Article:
Joint Statement: 20 Civil Society Organisations Support Historic Genocide Amendment to UK Trade Bill

Feb 8, 2021 | Uncategorized

Yazidi Victims of Genocide being reburied after exhumation from a mass grave

Joint Statement: Civil Society Supports Historic Genocide Amendment to UK Trade Bill

                          8 February 2021

Genocides and other mass atrocity crimes have claimed the lives of over 80 million victims globally since 1945. Today the very existence of the Rohingya in Myanmar and the Uyghur in China is threatened by ongoing violations including torture, rape and sexual violence, forced starvation, and the deprivation of liberty and dignity. We see the proposed Genocide Amendment to the Trade Bill (the Genocide Amendment) as a historic opportunity for the United Kingdom to demonstrate global leadership by considering trade and other consequences with governments and regimes that seek systemically to destroy whole communities from their populations.

The UK has in the past five years played a key international role in protecting civilians from egregious human rights violations, including the spearheading of a global campaign to bring Da’esh/ISIS to justice for its genocidal crimes against the Yazidis in northern Iraq. Support for this amendment represents the continuation of such commitments to universal human rights, in accordance with the UK’s critical standing as a permanent member of the UN Security Council. 

The UK has a long-standing policy that genocide be legally determined in a court of law, an independent and impartial mechanism which safeguards against politicisation and vexatious claims. The Genocide Amendment addresses any concerns that the courts should not have power to revoke trade deals agreed by a sovereign parliament. The amendment has been revised to clarify that, following preliminary determination of genocide by the High Court, the matter would go back to the Parliament and Government ultimately decides on all consequences. An impartial High Court ruling on genocide shields the Government and Parliament from the potential damage to foreign relations that may occur from a determination of this nature.  

The Genocide Amendment allows UK domestic courts to fill a gap in the international justice system, since international courts cannot guarantee consequential action in time to prevent further atrocities as mandated by the UN Convention on the Prevention and Punishment of the Crime of Genocide (the Genocide Convention). For non-governmental organisations, a court ruling on the existence of genocide would, in itself, enhance human rights advocacy and strike a meaningful blow against the perpetrators. Moreover, the establishment and effective implementation of a national atrocity prevention strategy would ensure that the UK complies with its own obligations under the Genocide Convention.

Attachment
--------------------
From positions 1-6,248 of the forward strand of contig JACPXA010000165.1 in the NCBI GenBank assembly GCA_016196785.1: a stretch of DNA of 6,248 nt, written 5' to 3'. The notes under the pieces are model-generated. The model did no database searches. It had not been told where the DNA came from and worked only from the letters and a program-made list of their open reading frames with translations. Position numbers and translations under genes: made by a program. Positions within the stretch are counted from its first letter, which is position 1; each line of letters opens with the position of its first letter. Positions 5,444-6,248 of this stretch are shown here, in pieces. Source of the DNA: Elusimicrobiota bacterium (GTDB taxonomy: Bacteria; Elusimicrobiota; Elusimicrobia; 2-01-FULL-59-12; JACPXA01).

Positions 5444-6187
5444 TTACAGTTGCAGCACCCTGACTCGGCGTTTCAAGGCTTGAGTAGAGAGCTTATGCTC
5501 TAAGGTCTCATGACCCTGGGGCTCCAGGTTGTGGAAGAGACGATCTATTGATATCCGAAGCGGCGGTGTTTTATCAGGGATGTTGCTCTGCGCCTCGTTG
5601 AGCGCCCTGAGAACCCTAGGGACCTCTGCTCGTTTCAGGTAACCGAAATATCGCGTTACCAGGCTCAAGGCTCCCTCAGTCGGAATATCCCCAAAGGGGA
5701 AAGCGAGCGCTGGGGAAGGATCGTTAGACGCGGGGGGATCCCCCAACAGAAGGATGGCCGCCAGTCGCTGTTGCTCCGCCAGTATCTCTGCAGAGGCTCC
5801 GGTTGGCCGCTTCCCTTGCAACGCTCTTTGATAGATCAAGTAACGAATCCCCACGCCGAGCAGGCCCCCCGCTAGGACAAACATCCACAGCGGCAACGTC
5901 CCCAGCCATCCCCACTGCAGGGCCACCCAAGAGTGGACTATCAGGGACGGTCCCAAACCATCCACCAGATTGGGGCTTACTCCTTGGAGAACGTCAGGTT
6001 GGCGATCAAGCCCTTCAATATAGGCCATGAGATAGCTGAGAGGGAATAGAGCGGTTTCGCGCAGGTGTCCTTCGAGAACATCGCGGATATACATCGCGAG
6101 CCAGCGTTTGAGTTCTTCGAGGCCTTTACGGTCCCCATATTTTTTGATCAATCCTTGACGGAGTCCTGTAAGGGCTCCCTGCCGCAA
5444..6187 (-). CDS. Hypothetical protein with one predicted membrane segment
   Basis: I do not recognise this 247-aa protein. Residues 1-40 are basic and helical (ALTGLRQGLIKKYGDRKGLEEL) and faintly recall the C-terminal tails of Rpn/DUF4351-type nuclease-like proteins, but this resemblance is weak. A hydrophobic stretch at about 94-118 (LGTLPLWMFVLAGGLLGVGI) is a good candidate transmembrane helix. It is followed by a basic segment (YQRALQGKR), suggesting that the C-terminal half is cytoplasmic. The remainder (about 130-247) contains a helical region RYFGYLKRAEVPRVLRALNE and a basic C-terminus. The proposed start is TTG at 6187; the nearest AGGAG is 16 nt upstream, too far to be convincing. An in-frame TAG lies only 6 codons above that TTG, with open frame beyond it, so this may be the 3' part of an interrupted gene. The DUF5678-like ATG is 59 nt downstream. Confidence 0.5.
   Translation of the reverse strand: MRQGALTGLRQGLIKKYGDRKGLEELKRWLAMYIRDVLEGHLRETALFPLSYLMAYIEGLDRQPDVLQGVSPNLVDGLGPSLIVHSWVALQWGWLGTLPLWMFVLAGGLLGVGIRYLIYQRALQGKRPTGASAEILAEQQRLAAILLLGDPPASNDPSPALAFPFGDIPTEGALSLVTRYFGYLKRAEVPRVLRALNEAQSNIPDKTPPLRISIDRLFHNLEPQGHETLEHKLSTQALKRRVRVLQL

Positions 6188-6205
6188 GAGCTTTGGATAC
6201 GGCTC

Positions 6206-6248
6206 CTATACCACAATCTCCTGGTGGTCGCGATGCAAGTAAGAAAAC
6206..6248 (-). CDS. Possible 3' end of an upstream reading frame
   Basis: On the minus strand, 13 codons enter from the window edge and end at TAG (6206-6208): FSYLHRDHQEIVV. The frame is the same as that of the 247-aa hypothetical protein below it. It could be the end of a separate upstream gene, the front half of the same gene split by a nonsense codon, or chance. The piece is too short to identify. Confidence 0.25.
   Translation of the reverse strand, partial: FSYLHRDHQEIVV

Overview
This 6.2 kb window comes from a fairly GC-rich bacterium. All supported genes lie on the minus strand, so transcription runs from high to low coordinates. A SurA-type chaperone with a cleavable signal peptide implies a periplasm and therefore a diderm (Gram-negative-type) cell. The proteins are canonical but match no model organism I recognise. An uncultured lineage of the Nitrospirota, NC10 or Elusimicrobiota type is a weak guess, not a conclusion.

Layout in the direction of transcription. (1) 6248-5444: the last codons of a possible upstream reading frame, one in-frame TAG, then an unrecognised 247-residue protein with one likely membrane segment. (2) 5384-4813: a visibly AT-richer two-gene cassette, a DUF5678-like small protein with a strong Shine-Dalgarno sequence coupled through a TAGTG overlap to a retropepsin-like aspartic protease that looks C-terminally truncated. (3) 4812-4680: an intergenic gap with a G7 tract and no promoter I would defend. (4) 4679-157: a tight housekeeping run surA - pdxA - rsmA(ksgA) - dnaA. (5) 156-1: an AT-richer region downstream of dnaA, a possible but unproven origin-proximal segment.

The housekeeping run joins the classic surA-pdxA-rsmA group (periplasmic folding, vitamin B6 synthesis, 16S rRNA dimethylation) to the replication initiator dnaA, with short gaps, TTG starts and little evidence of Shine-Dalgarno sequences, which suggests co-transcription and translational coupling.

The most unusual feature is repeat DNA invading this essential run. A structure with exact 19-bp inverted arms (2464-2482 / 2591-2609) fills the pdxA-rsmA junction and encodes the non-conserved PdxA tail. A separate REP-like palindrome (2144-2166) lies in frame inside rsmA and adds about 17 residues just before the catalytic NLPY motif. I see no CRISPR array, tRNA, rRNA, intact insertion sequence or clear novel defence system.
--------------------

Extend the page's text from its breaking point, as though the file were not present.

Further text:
As the Government charts a new course in international relations, parliamentarians have an opportunity to ensure that future trade agreements reflect the UK’s moral commitments and values. 

Signatories: 

  1. International Bar Association’s Human Rights Institute
  2. Accountability Unit
  3. Aegis Trust
  4. Anti-Slavery International
  5. Bar Human Rights Committee of England and Wales
  6. Burma Campaign UK
  7. Coalition for Genocide Response
  8. Crown Christian Heritage Trust
  9. CSW
  10. Genocide80Twenty
  11. International Coalition to End Transplant Abuse in China
  12. Minority Rights Group International
  13. René Cassin
  14. STAND UK
  15. Widows for Peace through Democracy
  16. Women for Justice
  17. World Uyghur Congress
  18. Yazda-UK
  19. Yezidi Emergency Support
  20. Yet Again
Lord David Alton

For 18 years David Alton was a Member of the House of Commons and today he is an Independent Crossbench Life Peer in the UK House of Lords.

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For the Uyghurs, Genocide is a word which dares not speak its name. For the sake of women like Rahima Mahmut, Gulzira Auelkhan, Sayragul Sauytbay, and Ruqiye Perhat – whose heart-breaking, shocking, stories are recorded here – it’s time that the crime of genocide was given definition in the UK. On January 19th Parliament can use its voice and speak that name – insisting on justice for victims of Genocide and refusing to make tawdry trade deals with those responsible for the crime above all crimes.

For the Uyghurs, Genocide is a word which dares not speak its name. For the sake of women like Rahima Mahmut, Gulzira Auelkhan, Sayragul Sauytbay, and Ruqiye Perhat – whose heart-breaking, shocking, stories are recorded here – it’s time that the crime of genocide was given definition in the UK. On January 19th Parliament can use its voice and speak that name – insisting on justice for victims of Genocide and refusing to make tawdry trade deals with those responsible for the crime above all crimes.

For the Uyghurs Genocide is a word which dares...

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